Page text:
Objections Are Part of the Selling Process
By Rick Grosso, CSP
Rarely does it happen that an insurance agent will move from the presentation stage to the close without running into objections. They’re part of the selling process. Objections allow the prospect the opportunity to better understand your service. As a psychiatrist once told me, the opposite of love is not hate, but indifference. When a prospect raises an objection, the prospect is actually showing an interest in what you are selling. If the prospect didn’t like what you are selling, he would be indifferent to it. So objections are good, because they indicate interest, giving you a clearer understanding of what the prospect wants in order for you to close the sale.
Objections also provide something else – a cushion for the prospect. Customers fear to make the wrong decision, especially if it involves spending hundreds and maybe thousands of dollars. Fear of making the wrong decision often leads to indecision, which then leads to procrastination. For the insurance agent, how he or she handles prospect objections can affect sales performance. Handled badly, the prospect will probably not buy. Handled in the right way and the agent could be on the way to making salesperson of the year. So what is the right way to handle objections? Here are a few tips…
Listen to the Prospect
Nothing annoys a prospect more than being interrupted. After all, they’re trying to tell you what they don’t like about your service. Listening to what they have to say can help you formulate your answer to overcome the objection. Learn as much as you can about the objection. Encourage your prospect to expand and tell you more.
Feed It Back
This is particularly helpful when you don’t completely understand the prospect’s objection. By rephrasing your prospect’s objection as a question, you are asking the prospect to give you more information. Once the objection has been precisely defined, you will then be in a better position to overcome it.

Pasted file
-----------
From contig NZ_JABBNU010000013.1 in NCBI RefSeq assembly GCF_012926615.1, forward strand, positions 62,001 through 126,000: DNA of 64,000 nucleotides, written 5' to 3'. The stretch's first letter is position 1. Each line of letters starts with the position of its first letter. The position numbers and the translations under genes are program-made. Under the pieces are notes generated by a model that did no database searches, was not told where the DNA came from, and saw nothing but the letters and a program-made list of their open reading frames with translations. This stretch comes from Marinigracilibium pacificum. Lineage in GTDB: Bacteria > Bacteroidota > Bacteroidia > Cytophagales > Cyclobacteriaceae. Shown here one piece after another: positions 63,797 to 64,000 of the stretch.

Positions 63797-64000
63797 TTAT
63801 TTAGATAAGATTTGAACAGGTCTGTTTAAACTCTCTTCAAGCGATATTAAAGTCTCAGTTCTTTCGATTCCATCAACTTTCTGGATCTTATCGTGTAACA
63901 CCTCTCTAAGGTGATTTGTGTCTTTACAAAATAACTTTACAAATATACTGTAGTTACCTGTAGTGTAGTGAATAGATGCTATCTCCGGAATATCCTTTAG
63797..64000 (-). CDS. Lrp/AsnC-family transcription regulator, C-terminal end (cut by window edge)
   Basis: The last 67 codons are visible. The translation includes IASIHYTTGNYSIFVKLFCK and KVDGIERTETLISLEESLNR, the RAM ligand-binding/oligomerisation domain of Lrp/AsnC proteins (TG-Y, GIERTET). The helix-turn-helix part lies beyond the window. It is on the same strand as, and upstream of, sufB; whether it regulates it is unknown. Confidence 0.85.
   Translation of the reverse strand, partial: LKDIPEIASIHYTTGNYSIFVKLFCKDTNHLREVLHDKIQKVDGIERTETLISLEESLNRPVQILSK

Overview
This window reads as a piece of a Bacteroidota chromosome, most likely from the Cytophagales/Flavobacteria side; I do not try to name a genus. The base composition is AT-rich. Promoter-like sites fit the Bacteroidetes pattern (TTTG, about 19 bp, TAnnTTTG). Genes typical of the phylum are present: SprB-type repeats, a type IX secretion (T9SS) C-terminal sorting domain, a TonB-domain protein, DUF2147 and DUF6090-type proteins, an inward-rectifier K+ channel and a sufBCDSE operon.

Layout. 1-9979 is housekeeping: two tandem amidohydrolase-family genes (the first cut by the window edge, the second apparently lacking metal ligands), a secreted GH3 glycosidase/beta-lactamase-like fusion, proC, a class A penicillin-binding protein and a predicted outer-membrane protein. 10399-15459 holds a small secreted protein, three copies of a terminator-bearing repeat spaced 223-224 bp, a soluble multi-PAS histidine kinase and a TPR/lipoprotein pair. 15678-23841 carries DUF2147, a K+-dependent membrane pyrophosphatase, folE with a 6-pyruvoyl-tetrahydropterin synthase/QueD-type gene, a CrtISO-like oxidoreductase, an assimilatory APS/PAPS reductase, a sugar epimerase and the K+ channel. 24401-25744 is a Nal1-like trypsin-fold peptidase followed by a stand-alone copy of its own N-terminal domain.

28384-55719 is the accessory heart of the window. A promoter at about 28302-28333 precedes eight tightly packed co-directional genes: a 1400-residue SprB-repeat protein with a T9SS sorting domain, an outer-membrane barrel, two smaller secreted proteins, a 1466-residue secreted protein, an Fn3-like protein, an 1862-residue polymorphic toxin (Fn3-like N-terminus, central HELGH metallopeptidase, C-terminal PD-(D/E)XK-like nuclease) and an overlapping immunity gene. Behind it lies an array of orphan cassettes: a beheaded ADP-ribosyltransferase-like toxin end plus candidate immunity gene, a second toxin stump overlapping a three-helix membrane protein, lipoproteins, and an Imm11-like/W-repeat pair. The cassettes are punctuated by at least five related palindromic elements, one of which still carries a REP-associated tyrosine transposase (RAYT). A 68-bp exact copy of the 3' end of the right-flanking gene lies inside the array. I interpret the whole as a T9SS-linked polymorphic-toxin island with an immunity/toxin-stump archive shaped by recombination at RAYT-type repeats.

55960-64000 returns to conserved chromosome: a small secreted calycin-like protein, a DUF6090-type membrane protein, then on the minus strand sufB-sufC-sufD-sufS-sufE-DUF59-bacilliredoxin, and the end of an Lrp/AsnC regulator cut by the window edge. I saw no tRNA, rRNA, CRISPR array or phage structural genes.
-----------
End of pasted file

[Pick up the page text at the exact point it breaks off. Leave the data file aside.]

To prevent the prospect from coming up with one objection after another, try to isolate the objection. A good way to do this is by using the past tense, such as the word “was.” As an example, the agent might ask: “Other than that, was there anything else that stopped us from getting together?” Phrasing your response in the past tense reduces the appearance of sales pressure and helps set the prospect at ease.
Qualify the Customer
Once you have isolated the objection, qualify the prospect. Here is an example: “Mr. and Mrs. Jones, had we been able to solve your objection, since it was the only thing that stopped us from getting together, then wouldn’t we have been able to go ahead?” Once again, this technique employs the use of the past tense to avoid pressuring the prospect.
Use the “3 R’s”
As you talk to your prospect, you should be asking trial closers and commitment questions. An example of this might be the following: “Other than affordability, is this the product that you feel will best suit your needs?” You might also ask: “Is this a feature that you would definitely appreciate?” During your presentation, your prospect might raise an objection such as: “I need to think about it.” To overcome this, use the “3 R’s” formula: REPEAT – REVIEW – REMIND. By repeating the prospect’s own words, review the prospect’s comments to remind him of what he or she said. Here is an example of the proper use of the 3 R’s formula: “Mrs. Prospect, you told me that other than affordability, this was the service that you wanted. Do you recall? Since we have worked up an affordable budget for you, I think it is safe to assume that we have satisfied your needs, so let’s get you started.”
Resolve and Write
Once you’ve overcome the objection, you have qualified your prospect to do business with you, so proceed with the close. Overcoming objections takes practice. Don’t get discouraged if you don’t get the results you’re expecting in the first few tries. Keep trying. Eventually you will learn to navigate through the toughest objections and move quickly to the close.
As published in print:
The Insurance Record – Published by Standard Publishing Corporation – May 3, 2001
Life & Health Advisor – Published by JonHope Publishing Company – June 2001
Advisor Today – Published by The NAIFA Corporation – June 2001
Leaders Magazine – Published by Insurance Publications, Inc. – July/August 2001
Agent & Broker Solutions – Published by CPCU Society – July 2001
National Relocation & Real Estate – Published by RIS Media – July Issue